New advancements in clinical laboratory
About 70 per cent of the healthcare decisions taken by doctors for the treatment of diseases is based on the results of laboratory testing, which makes clinical laboratories a vital part of the global healthcare system. Over the years, the clinical laboratory has undergone a major transformation thanks to breakthroughs in gene therapy, IVF, and point of care testing.
Digital pathology is changing the practice of pathology. The initial benefits cited for digital pathology include educational and archival use cases. Additionally, creating digital representations of glass slides transforms the morphologic features contained on the physical glass slides into digital data. This allows for easier collaboration and increased access to the pathology material. All of these factors represent improvements to the traditional tasks that are performed by pathologists in generating diagnostic reports for patients.
With the advent of genomic technologies, the treatment of cancer is rapidly evolving. Advances in the understanding of the biological drivers of certain cancers have led to the development of targeted gene therapies, designed to disrupt abnormal disease pathways and lead to the death of cancer cells while sparing healthy cells.
Moreover, molecular (or genetic) testing plays an important role in cancer diagnostics. A good example of a molecular genetic test used to diagnose cancer is the DNA analysis of Breast Cancer susceptibility gene 1 (BRCA1) and Breast Cancer susceptibility gene 2 (BRCA2), mutations which can increase the risk of breast, ovarian, and several other cancers.
One of the current trends driving immunology is cancer immunotherapy—an approach that removes the barriers that protect cancer cells from a patient’s immune system. It has revolutionised the treatment of many cancer types. About 40 per cent of melanoma patients, for example, respond to immunotherapy, enabling the immune system’s T cells to attack cancer cells and take control of the disease.
Recent studies have shown how fertility experts are leveraging artificial intelligence (AI) technology to assist infertile couples in their journey of parenthood. Researchers in the U.S. have claimed that the results of their study could help enhance the success rate of In-vitro Fertilisation (IVF). According to a report, the researchers used an AI-driven system to examine a large number of time-lapse images of the early-stage embryos to identify “with a great degree of accuracy” which ones would most likely result in healthy babies. The technique is also seen to help lower the risk of multiple pregnancies.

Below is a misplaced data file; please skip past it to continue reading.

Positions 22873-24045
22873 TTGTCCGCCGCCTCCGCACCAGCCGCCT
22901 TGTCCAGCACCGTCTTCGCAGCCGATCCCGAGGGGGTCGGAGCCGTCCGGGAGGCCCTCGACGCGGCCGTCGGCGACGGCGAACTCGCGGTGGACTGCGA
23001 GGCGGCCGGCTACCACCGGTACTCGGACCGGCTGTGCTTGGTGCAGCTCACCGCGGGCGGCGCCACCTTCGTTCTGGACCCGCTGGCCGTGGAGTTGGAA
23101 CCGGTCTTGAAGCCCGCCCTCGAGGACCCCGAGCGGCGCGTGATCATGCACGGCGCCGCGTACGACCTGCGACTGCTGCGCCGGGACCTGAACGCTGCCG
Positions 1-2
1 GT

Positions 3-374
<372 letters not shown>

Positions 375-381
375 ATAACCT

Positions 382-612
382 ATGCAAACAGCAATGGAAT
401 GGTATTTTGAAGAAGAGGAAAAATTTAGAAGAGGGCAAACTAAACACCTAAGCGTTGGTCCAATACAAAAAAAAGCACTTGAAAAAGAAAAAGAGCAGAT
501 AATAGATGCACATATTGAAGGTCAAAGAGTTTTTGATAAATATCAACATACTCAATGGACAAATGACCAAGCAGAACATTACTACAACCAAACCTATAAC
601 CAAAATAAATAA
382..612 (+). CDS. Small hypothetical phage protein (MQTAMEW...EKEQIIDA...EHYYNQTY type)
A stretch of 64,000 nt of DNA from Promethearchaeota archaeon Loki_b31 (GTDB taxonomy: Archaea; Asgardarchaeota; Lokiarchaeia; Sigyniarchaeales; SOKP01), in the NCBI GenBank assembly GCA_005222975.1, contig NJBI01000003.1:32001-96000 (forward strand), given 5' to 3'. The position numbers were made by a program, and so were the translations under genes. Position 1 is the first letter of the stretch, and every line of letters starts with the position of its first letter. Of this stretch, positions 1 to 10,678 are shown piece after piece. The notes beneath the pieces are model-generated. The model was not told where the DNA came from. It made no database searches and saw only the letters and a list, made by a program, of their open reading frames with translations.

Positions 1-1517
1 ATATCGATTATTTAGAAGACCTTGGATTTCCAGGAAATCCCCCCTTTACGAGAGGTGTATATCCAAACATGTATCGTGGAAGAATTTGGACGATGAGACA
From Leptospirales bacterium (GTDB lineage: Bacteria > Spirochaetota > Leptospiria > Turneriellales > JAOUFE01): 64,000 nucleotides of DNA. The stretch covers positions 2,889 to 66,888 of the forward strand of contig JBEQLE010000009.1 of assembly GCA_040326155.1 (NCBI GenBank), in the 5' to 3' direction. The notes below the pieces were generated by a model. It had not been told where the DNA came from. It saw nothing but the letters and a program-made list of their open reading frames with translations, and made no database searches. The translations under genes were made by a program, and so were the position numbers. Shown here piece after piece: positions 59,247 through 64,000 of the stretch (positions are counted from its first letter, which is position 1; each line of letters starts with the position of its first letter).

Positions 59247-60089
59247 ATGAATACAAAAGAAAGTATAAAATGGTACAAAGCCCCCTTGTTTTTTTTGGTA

The laboratory medicine field has continued to exponentially evolve from one based on local and national practice to one based on globally harmonised best practices. Achieving and maintaining accreditation from an internationally recognised agency is one invaluable milestone for meeting essential quality practices. Medical laboratory standards and guidelines provide practical advice to help laboratories address and correct deficiencies in order to achieve or maintain accreditation.
Point of Care Testing
Point of care testing (POCT) is diagnostic testing performed close to the site of patient care. POCT uses small, portable devices to obtain rapid test results while the clinician is still examining the patient. It is simple to use, and results are sufficiently reliable to meet medical needs for triage, diagnosis and management of patients in the field, outside of a laboratory.
POCT has played a key role in responding to the surge in coronavirus cases. For instance, Randox Laboratories' point of care test, Vivalytic Viral Respiratory Tract Infection (VRI) Array, can identify SARS-CoV-2 (COVID-19) and differentiate it from nine other respiratory infections. This provides a comprehensive respiratory screening, which enables precise and informed treatment decisions to be made.